Steam Greenlight — A Heap of Games and Unheard Stories

Hopes for Everyone; Promises for None

It’s funny how everybody wants their own Minecraft or Angry Birds. Video games have become so prevalent in contemporary culture that sometimes creators are considered major celebrities, some even appearing on prime time talk shows. Everybody wants a piece, and it is easy to find a platform to jump off of and hopefully reach for the moon. But, more often than not, all those hopefuls fall flat on their face because to get to the moon, you need a spaceship, not a jumping platform. But that doesn’t stop people from trying, and Steam Greenlight is where most of the jumping happens.

It’s interesting how Steam started as a random program that everyone only ever used just to play Half-Life. Still, I already talked once about Steam and the inescapable DRM facilitator that it became, so I’ll leave it at that. Then again, Steam doesn’t need any introduction, primarily because most companies will force you to buy their games through it. But Steam is more than just a digital store of video games; it has other projects as well, and one of those is Steam Greenlight, as I already said.

Anyway, Steam Greenlight is a service of sorts that makes it easier for game developers to get their games published, for lack of a better term. Not only that, but it allowed Steam users to purchase games that are still in their alpha stage, which means a game riddled with bugs and half of its features not yet implemented. I don’t know how popular it is today, though, since the last time I used Steam was probably seven years ago.

A graveyard of games

I remember there were so many MOBAs in 2014. (That’s when the genre was most popular.). There would be an announcement of a new MOBA every two weeks or so. It was always fascinating to play every one of them because each had a plethora of colourful characters to discover regarding gameplay and story. Alas, due to the competitive nature of the genre, many MOBAs have withered like leaves in the autumn, with only a few remaining. I’m pretty sure I talked about this already, but I’m bringing this up in relation to Steam Greenlight since I remember at least one MOBA that tried to sell itself via the service. I believe that game’s name was something along the lines of DeadBreed if I remember correctly.

So… about this game. The truth is, I never played it, and there’s a good reason for that, too: it was discontinued before my request to join the beta was approved. And it’s a shame too since I wanted to discover another MOBA and one that sells itself as a “3 versus 3-weapon-based horror MOBA”. In retrospect, I realise that it never really mattered since all MOBAs are virtually the same, but this is just another example of how Steam Greenlight promises nothing, let alone success.

Frankly, this isn’t just a problem presented by Steam Greenlight, but by Steam in general. Because y’ see, there are a lot of games that are, in fact, not in English. I brought up MOBAs because I remember seeing a lot of Esoteric MOBAs from China and Korea. There are TONS of games on Steam, and it shouldn’t come as a surprise if there are a lot of Chinese games on it that you haven’t heard of. But yes, there are a lot of failures in Steam, and in some cases, it’s because of the language barriers.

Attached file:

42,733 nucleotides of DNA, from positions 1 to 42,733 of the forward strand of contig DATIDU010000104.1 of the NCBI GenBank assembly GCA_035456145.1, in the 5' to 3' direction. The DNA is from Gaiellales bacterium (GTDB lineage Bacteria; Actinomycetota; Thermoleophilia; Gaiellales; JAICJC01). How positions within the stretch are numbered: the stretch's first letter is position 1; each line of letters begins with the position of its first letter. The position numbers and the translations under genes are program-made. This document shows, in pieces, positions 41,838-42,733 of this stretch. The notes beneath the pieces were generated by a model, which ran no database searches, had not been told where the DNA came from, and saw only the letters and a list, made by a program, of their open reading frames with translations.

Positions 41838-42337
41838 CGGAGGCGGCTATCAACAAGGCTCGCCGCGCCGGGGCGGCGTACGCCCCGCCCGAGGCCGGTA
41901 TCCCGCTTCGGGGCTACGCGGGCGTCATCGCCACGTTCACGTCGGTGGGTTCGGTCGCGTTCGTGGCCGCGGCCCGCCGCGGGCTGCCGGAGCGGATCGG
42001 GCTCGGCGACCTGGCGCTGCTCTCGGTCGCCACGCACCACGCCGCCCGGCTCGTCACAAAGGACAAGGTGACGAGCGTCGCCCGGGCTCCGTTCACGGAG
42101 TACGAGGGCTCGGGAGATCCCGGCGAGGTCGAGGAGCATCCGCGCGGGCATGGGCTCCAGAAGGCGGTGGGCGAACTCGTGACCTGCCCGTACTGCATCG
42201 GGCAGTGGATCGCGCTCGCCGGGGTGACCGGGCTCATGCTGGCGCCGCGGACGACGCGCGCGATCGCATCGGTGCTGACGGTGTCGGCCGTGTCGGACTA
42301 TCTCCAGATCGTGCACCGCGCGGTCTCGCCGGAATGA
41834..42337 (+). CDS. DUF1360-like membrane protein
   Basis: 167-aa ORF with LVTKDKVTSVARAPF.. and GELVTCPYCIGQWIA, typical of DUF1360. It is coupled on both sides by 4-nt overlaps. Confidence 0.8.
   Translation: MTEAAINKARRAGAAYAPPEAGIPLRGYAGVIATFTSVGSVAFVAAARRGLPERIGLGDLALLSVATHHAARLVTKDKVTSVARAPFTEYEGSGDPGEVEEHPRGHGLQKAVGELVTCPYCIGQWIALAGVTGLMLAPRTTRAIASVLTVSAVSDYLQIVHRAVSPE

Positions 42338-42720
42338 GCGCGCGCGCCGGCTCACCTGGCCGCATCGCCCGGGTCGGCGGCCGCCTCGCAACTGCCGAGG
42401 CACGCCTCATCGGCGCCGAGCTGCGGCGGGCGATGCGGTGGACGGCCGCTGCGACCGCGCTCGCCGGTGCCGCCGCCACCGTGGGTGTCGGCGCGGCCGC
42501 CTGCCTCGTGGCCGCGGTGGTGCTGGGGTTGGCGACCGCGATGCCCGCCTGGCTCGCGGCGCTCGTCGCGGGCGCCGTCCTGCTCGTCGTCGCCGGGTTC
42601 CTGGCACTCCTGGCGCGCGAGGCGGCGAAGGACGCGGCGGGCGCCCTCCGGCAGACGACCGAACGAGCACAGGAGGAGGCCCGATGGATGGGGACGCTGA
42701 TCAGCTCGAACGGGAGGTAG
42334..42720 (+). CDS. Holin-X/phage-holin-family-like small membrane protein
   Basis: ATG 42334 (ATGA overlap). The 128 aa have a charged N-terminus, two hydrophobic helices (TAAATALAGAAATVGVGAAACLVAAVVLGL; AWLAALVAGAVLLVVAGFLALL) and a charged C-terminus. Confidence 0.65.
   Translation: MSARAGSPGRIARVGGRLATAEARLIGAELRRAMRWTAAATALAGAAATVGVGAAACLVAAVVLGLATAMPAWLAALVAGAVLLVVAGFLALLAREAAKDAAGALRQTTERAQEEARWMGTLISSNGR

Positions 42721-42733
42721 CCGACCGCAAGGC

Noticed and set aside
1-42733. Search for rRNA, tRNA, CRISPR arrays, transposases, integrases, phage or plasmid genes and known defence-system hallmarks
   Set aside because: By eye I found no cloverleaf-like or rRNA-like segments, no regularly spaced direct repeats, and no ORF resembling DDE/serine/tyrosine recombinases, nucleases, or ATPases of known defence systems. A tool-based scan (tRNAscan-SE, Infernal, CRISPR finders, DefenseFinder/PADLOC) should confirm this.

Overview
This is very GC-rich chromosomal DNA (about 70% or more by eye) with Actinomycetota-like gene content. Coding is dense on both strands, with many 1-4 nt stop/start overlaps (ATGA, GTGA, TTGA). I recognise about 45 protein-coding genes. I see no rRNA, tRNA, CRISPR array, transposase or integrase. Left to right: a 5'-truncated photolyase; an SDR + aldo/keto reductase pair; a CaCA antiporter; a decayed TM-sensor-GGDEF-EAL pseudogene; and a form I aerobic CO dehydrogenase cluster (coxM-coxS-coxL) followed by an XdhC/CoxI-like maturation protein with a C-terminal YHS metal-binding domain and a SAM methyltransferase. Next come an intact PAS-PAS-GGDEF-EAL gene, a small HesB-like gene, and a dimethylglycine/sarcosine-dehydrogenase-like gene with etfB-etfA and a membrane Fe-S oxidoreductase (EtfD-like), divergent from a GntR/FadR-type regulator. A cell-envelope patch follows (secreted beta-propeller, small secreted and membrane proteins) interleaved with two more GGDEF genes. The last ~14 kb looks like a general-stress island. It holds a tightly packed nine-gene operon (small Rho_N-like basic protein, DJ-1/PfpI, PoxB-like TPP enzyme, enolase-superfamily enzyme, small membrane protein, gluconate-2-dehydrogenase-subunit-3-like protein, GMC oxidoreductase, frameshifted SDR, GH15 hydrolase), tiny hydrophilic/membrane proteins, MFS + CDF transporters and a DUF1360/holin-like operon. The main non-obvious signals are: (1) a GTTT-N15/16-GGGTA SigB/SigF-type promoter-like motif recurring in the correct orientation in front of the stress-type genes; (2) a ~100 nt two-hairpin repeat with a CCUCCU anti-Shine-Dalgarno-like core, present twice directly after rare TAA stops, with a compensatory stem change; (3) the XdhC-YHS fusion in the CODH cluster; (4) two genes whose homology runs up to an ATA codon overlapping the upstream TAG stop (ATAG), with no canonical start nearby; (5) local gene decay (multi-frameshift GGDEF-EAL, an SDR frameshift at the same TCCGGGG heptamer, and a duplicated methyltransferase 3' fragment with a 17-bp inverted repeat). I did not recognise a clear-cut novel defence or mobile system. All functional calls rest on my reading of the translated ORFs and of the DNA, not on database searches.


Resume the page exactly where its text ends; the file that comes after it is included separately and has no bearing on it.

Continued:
Those who make these games probably don’t care… too much

To all those Chinese/Korean developers that kept their game in their country, I would simply say that a translation would be enough to get more exposure. Still, I don’t know how their video game market works, and China is so much bigger than my country that I can’t possibly comprehend their cultural way of thinking. Besides, I don’t know how much they care about this, as if it doesn’t pose an issue.

And all the games that are still in the dark (at least for western gamers), well… Steam and all its other applications, Steam Greenlight included, are several processes within an even broader collection of processes, and one that is beyond my understanding. There are so many reasons beyond “my game is not in English” that contribute to its lack of exposure, and I’m definitely not going to examine all of them.

Then again, a person who doesn’t use Steam shouldn’t advise people who do use Steam. And yet, I’m still doing it…

That’s why, you tell me!

And yet again, I find myself in a position where I tell others to tell me what they know better than me, only to follow up with a repetitive joke about how redundant this section is. Regardless, you definitely know better than me about Steam, so you should be the one giving away advice, as I am probably the only person in the world who doesn’t use the ever-so-popular digital service, and every day I believe this more and more. But if you don’t use Steam… come and share your thoughts instead.

In Conclusion…

I don’t really have a lot of “conclusions” this time since I talked about something I barely know anything about, mainly because I don’t use it. Maybe that’s a subject for another time… or not.

Regarding aspiring game developers or unaspiring, for that matter, everyone will do whatever they think is best for them and their game. I have no advice about this “Steam Greenlight” when I failed to develop my own game. That’s right! There was a time when I tried to become a game developer… but it wasn’t for me. There’s another thing to talk about in the future possibly.

But I did enjoy talking about MOBAs again.

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Jeffrey McGee

Jeffrey McGee

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